The Best Way To Negotiate? Don't Try To Be Someone You're Not

If you pretend your personal life doesn’t exist the moment you walk into the office, you may want to reconsider. There’s room for your personality and experiences to inform your professional life, and they can even bring you more success at the negotiating table.

Why?

When you act in ways that are inconsistent with how you perceive yourself, you’re less likely to have success. Daniel Shapiro created the relational identity theory, which he explores in his book, “Negotiating the Nonnegotiable: How to Resolve Your Most Emotionally Charged Conflicts.” He wrote that when you feel pressured to change yourself, you turn to self-protective behaviors that may actually backfire. So if somewhere in the back of your mind you’re thinking, “I need to ask for a raise, but I really don’t know what I’m doing. This just isn’t me,” you’re setting yourself up for self-sabotage by lowering your expectations and decreasing your chances of achieving the desired outcome.

Self-awareness and mental preparation are just as important as the benchmarking and competitive research you do to prepare for a negotiation. If you already realize that you don’t perceive yourself as someone who’s good at negotiating, congratulations! You’re halfway there.

The good news is that expectations drive behaviors. Change your expectations and you will influence your actions and your outcome. That’s why I’m a firm believer in not making a backup plan when you’re striving to achieve a really important goal. Thinking about your Plan B makes you work less hard to make Plan A happen. Decide that you’re going to bring a creative problem solving mindset to your negotiation and find a way to make it happen using all aspects of your life and work that are relevant.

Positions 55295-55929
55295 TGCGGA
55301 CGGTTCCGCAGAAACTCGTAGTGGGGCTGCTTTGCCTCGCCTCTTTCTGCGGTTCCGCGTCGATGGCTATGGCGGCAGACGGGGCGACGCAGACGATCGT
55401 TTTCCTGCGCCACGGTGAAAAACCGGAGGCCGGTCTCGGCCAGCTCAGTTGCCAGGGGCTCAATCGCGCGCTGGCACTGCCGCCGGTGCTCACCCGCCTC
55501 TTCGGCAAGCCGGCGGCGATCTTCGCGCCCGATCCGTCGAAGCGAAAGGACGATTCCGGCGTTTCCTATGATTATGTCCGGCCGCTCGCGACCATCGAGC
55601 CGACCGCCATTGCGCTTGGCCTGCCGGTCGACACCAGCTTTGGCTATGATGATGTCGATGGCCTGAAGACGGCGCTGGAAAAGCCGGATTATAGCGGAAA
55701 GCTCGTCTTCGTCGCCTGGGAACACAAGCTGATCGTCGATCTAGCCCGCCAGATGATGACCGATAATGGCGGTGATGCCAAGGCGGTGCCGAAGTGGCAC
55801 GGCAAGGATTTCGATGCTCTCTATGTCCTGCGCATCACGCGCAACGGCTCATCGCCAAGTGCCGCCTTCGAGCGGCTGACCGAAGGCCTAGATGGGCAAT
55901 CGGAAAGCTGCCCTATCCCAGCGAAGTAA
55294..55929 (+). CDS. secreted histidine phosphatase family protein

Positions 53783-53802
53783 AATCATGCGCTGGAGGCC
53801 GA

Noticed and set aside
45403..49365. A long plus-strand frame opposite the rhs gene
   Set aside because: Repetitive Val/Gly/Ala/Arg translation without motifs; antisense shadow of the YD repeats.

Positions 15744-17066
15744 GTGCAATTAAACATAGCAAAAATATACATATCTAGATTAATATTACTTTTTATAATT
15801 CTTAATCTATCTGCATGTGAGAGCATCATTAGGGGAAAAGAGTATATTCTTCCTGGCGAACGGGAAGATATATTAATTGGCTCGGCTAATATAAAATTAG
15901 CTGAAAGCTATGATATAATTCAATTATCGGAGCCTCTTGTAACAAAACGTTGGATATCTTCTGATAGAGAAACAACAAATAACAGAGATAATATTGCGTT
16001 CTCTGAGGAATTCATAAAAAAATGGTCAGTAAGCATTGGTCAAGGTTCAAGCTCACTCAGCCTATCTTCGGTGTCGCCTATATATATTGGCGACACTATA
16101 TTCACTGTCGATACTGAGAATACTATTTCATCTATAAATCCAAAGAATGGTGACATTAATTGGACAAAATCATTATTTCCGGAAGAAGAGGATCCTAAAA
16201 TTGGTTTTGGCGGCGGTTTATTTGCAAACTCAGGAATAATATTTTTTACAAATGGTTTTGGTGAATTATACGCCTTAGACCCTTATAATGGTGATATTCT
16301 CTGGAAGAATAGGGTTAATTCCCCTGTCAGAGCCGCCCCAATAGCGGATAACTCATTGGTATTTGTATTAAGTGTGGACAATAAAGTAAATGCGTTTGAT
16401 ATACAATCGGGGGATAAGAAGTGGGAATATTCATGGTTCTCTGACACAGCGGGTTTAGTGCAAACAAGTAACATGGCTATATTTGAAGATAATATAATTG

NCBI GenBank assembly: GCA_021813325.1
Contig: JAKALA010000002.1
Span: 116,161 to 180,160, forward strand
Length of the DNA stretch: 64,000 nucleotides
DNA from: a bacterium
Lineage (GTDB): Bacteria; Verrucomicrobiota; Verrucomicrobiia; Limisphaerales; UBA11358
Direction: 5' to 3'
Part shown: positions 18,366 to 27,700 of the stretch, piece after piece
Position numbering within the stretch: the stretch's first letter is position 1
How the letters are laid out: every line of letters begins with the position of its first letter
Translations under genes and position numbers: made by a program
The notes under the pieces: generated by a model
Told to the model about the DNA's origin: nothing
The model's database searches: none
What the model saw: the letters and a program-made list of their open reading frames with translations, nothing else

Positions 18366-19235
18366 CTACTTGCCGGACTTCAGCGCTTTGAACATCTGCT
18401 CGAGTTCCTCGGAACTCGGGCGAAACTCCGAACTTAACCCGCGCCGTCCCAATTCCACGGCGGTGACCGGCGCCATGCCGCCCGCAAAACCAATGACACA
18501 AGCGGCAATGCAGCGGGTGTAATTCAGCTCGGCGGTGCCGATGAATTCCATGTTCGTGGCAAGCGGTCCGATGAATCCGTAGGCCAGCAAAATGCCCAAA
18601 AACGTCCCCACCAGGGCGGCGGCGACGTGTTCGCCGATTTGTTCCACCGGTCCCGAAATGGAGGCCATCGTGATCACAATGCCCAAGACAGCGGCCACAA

One way to bring your whole self to the table is to think about who else benefits from your success. Women have more success when they negotiate on behalf of others, which is good news for many daily workplace negotiations which are on behalf of your team or your company. A technique I like is to think specifically about who looks up to you and who celebrates with you. Who do you call first with good news? Bring that energy into your conversation.

Take a cue from Margaret A. Neale, the Adams Distinguished Professor of Management at Stanford’s Graduate School of Business and my favorite negotiation researcher, who says, “When I negotiate, I don’t negotiate for myself. I negotiate for my husband, four dogs, seven horses, and 14 chickens. That’s a lot of mouths to feed. And it works.” She shares her negotiation framework in this video.

If you’re not sure how to begin integrating work and personal life, one tool I recommend exploring is Enhancv. Enhancv is an online tool that lets you create a modern, attractive resume. What I love about it is that it goes beyond the basics like work experience and education. You can incorporate unconventional sections like My Time, which is a pie chart showing how you spend your day, Passions, Quotes and Strengths. (Note: some of these features are paid.)


Need more inspiration? Here’s an example Enhancv resume using Yahoo CEO Marissa Mayer’s background. It includes her life philosophy, strengths, and what she’s most proud of.

This post originally appeared in Women@Forbes, where Alexandra Dickinson is a contributor. She writes about how to use a negotiation mindset to achieve your goals.